11 October 2010

The Criminal Code (1931)

Directed by Howard Hawks and released by Columbia Pictures in 1931, The Criminal Code bears a few marked similarities to The Big House, a film released by rival studio MGM the year before. Both films follow the story of an otherwise good fellow who is convicted of an accidental killing while under the influence of alcohol, both films attempt to illustrate the brutal conditions of American prisons, and both films feature highly improbable romantic subplots. Only one of these films, however, has Walter Huston.

In The Criminal Code, Walter Huston plays hard-nosed D.A. Martin Brady, who pursues a ten-year sentence for Robert Graham (Phillips Holmes), who accidentally killed a man in an altercation in a nightclub. Fast forward six years, and Brady is installed as the warden in the same prison where Graham has been serving his sentence. The horrendous conditions in the prison have taken their toll on Graham, who has begun to break down. On the recommendation of the prison doctor, Brady takes Graham out of the juke mill and takes him a his personal chauffeur. It is in that capacity that Graham meets Mary -- Brady's daughter, played by Constance Cummings. Romance ensues, but the situation is complicated when Graham witnesses the murder of a stool-pigeon by his cell-mate Galloway (Boris Karloff). Brady -- along with several guards -- finds Graham with the body, and Graham is compelled to choose between his saving his own skin or becoming a stool-pigeon himself.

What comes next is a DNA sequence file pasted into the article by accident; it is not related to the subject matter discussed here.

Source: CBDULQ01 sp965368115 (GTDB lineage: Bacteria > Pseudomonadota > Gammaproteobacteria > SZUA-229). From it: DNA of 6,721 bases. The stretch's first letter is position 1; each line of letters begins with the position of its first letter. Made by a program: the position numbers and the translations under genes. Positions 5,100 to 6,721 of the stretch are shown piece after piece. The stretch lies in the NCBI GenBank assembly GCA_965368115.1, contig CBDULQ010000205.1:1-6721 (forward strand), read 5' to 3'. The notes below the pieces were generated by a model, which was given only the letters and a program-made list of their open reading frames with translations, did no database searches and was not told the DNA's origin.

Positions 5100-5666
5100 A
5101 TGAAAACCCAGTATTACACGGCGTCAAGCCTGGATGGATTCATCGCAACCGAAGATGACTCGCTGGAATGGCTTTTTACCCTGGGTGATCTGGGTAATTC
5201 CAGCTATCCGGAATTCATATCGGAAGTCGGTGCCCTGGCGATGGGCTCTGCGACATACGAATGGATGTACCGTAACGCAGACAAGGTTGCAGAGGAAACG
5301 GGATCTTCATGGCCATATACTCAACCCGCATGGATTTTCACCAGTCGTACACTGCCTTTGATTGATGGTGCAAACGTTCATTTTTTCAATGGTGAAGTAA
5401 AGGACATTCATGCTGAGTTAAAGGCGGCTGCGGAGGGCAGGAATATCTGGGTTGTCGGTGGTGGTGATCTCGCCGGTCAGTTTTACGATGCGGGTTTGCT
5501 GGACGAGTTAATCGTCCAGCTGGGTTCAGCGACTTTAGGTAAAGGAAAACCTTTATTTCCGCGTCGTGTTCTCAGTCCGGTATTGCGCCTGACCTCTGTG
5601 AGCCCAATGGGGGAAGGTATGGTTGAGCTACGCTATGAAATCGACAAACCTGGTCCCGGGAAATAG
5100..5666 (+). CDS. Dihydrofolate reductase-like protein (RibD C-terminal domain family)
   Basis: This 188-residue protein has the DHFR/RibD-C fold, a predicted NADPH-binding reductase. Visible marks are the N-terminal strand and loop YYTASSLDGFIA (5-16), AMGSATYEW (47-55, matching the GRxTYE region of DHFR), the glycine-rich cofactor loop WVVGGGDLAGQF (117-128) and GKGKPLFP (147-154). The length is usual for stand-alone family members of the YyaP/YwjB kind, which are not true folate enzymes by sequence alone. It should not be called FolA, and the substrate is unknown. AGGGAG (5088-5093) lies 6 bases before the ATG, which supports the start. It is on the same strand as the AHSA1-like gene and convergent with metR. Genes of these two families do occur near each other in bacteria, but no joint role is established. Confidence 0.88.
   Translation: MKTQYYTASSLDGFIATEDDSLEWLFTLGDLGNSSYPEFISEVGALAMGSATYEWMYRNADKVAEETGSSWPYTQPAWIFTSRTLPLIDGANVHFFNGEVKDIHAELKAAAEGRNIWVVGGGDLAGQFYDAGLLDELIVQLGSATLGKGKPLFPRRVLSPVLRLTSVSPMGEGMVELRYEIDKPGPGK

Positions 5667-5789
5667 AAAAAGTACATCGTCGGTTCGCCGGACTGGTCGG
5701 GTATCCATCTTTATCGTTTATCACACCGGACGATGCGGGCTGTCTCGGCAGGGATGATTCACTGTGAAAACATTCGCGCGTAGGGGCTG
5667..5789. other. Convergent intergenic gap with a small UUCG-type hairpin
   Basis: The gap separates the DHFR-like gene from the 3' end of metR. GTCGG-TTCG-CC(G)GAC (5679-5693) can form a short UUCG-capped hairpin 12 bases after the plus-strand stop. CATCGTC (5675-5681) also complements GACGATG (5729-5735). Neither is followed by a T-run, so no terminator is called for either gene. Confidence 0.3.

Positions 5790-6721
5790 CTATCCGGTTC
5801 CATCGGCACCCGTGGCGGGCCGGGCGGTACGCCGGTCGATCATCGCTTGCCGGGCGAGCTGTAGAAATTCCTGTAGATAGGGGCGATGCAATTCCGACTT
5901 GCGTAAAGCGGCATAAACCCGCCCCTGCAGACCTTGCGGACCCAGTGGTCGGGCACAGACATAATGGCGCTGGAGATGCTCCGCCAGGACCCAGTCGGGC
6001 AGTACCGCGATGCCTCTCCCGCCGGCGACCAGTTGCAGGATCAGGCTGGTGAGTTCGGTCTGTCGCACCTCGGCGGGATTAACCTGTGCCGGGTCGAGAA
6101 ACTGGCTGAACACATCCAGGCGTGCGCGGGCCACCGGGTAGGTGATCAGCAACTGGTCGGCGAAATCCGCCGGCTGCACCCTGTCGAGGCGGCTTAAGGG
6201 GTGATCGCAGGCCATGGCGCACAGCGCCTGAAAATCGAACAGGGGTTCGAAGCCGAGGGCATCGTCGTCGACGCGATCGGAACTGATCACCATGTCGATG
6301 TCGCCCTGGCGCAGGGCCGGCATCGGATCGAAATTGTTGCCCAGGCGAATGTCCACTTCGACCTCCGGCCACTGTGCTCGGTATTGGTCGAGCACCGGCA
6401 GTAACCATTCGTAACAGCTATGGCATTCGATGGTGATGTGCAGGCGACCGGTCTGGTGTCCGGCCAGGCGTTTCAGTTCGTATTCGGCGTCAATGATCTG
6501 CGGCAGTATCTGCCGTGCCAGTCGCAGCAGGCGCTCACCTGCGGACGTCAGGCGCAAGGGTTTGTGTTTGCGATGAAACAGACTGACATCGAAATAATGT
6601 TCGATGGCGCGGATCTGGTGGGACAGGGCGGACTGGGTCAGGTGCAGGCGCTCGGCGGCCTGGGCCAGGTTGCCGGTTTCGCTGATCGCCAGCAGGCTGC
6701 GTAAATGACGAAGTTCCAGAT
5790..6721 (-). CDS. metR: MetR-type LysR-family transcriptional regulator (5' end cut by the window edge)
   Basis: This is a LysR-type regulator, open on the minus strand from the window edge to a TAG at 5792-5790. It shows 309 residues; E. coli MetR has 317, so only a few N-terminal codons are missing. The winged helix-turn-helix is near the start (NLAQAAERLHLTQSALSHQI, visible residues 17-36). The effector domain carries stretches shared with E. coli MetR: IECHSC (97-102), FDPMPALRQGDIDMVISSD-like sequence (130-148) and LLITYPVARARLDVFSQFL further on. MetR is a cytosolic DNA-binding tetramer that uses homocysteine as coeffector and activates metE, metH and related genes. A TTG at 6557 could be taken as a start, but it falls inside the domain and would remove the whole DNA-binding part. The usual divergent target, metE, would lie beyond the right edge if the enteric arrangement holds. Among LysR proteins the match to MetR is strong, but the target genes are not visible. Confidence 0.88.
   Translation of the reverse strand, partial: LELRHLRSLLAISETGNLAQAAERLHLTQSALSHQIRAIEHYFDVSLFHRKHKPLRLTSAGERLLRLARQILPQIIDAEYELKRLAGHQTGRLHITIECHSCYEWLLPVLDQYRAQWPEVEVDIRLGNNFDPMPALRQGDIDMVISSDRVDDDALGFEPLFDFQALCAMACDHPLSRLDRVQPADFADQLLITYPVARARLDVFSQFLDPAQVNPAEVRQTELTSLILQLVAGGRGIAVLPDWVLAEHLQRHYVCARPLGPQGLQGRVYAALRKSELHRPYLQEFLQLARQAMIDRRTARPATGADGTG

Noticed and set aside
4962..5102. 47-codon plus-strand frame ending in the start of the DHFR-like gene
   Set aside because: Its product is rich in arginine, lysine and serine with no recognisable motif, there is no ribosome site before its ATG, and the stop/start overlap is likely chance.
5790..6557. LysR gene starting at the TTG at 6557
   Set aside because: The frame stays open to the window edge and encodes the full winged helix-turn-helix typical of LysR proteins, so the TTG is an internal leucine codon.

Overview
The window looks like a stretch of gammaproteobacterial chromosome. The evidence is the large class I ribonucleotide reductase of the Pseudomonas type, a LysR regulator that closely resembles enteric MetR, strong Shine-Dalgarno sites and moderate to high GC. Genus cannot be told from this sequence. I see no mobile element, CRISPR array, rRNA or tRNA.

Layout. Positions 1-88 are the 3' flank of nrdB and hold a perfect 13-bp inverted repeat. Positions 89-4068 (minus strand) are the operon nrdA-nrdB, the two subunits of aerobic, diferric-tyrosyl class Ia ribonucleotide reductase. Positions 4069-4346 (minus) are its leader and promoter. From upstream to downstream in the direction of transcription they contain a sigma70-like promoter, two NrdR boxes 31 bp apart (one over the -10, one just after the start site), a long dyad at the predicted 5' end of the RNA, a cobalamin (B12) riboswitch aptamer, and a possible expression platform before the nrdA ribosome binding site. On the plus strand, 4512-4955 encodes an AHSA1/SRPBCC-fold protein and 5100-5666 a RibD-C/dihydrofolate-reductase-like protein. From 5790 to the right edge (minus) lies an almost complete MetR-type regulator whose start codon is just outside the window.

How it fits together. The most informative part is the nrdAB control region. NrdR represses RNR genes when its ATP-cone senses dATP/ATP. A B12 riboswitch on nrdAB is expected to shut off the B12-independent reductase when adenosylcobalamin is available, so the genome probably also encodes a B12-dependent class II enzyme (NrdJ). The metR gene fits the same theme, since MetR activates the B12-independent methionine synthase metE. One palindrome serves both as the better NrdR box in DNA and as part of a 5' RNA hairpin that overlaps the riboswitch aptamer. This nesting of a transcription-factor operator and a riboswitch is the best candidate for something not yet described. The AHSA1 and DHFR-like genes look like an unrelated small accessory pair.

The Criminal Code is dominated from beginning to end by Walter Huston, who gives a dynamic and lively performance. Huston truly deserves to be counted among the best actors of his era, and his work in this picture is good evidence of that claim (to say nothing of Dodsworth, Rain and a host of other pictures I ought to see). Although his part is comparatively small, Boris Karloff is also good here, being suitably menacing as the convict with a score to settle.

On the other hand, Phillips Holmes and Constance Cummings are comparatively lukewarm in their roles. Furthermore, their romantic subplot does seem more than a little improbable, although this does not detract too much from the film as a whole.

The Criminal Code is an example of an early talking picture that truly benefits from great direction -- the common complaints of static camera work and stiff acting really don't apply here, and I'll wager that the direction of Howard Hawks can be credited for that. It isn't without its drawbacks, but nevertheless it's definitely one worth checking out.

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